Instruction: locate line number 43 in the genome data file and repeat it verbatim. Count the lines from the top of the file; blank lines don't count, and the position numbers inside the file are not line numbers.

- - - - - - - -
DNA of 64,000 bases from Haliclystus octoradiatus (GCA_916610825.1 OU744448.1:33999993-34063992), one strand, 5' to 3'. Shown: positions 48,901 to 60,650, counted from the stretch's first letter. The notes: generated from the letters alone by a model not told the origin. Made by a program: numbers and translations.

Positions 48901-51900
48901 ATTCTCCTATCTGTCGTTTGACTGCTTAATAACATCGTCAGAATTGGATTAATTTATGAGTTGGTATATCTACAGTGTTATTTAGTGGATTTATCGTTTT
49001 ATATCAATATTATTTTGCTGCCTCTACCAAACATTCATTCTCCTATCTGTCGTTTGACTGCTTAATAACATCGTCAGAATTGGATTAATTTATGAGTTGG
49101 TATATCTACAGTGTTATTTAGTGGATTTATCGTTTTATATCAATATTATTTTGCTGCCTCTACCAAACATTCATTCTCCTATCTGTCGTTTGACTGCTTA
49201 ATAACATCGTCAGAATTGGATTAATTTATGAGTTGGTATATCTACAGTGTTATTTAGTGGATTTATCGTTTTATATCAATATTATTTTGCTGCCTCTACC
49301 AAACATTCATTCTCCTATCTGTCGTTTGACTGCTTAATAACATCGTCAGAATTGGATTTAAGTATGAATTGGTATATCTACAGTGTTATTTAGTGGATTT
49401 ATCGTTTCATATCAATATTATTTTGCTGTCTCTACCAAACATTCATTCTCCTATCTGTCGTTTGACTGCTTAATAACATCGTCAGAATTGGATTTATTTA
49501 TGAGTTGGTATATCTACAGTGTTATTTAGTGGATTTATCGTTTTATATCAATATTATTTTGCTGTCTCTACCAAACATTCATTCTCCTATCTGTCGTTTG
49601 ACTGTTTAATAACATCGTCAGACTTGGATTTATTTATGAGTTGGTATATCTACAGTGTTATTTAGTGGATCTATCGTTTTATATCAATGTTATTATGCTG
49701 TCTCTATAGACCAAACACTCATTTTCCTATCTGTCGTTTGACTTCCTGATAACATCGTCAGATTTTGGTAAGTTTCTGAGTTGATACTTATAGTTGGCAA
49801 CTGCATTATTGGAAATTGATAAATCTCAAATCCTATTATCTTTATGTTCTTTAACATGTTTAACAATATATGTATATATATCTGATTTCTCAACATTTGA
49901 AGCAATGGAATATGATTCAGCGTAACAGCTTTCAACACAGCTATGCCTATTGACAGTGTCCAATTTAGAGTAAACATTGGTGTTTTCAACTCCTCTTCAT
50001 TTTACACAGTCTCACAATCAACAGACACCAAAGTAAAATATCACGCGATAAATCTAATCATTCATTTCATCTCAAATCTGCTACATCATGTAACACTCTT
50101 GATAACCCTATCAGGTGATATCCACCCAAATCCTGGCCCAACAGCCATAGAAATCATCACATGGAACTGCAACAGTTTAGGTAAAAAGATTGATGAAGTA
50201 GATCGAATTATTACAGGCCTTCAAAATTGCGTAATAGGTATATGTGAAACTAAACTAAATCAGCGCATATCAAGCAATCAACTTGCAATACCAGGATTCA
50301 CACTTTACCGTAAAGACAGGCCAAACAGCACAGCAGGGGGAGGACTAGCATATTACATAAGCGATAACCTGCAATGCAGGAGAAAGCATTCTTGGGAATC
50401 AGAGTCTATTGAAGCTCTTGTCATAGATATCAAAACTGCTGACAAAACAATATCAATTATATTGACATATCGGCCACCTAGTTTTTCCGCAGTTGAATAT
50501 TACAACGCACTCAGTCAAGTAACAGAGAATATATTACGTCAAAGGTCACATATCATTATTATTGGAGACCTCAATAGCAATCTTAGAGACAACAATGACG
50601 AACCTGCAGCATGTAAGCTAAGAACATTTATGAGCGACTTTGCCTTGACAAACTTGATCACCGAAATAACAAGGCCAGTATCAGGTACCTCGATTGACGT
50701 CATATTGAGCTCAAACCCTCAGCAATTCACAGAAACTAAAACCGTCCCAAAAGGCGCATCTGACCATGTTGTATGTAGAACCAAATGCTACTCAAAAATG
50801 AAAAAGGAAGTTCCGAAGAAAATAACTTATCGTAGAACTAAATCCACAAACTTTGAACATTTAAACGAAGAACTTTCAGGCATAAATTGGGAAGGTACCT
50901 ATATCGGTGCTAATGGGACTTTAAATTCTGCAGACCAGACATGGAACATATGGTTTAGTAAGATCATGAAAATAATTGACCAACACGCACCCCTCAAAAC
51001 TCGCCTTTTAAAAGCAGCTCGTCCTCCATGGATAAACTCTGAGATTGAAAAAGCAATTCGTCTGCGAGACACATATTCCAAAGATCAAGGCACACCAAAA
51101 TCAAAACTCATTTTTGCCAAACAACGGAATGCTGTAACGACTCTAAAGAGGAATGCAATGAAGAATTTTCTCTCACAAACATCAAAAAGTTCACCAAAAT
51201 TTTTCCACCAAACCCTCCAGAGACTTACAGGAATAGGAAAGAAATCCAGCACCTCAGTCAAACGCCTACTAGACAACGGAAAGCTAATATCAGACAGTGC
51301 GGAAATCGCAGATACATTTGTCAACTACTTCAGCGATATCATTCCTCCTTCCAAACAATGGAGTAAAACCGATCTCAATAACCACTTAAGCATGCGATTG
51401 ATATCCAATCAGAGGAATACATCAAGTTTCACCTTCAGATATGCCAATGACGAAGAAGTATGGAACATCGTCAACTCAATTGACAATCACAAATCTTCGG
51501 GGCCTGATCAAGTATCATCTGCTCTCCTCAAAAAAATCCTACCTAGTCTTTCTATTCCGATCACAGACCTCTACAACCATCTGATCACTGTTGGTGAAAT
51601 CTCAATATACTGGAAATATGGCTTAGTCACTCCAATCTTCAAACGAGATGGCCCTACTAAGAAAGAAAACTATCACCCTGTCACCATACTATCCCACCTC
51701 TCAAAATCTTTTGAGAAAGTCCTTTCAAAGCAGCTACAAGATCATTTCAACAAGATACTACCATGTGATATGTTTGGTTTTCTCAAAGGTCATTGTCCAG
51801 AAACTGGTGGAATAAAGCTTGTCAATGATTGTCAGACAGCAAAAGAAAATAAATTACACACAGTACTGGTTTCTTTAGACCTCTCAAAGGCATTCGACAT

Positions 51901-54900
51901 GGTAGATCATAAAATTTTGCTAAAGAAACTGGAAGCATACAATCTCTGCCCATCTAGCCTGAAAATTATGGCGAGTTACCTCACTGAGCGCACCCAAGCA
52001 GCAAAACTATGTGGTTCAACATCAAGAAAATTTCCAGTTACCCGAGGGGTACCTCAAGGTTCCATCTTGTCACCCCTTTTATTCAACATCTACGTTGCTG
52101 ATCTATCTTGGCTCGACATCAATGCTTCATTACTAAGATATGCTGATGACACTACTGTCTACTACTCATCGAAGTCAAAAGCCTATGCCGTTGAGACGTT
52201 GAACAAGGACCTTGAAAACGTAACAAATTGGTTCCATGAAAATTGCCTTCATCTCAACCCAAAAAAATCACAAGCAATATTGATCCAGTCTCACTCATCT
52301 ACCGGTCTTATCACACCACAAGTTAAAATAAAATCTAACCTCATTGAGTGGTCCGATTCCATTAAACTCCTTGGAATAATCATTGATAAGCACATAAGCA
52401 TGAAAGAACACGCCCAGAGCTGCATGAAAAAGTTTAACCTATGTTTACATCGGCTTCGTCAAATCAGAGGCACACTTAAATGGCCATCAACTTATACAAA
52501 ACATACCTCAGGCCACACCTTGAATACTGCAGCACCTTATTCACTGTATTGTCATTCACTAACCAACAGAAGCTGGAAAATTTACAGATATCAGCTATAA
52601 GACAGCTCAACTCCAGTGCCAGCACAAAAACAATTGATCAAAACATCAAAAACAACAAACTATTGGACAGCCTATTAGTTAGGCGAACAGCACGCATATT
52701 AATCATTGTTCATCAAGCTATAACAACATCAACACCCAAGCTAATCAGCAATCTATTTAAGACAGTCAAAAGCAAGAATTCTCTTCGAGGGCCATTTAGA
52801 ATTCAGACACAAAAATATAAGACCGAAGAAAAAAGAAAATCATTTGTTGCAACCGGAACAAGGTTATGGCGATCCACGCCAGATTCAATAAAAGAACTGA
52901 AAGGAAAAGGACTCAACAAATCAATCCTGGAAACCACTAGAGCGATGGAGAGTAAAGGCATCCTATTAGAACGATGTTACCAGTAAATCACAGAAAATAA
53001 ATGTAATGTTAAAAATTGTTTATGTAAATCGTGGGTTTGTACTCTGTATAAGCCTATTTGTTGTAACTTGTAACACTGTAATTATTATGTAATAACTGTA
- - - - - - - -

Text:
52801 ATTCAGACACAAAAATATAAGACCGAAGAAAAAAGAAAATCATTTGTTGCAACCGGAACAAGGTTATGGCGATCCACGCCAGATTCAATAAAAGAACTGA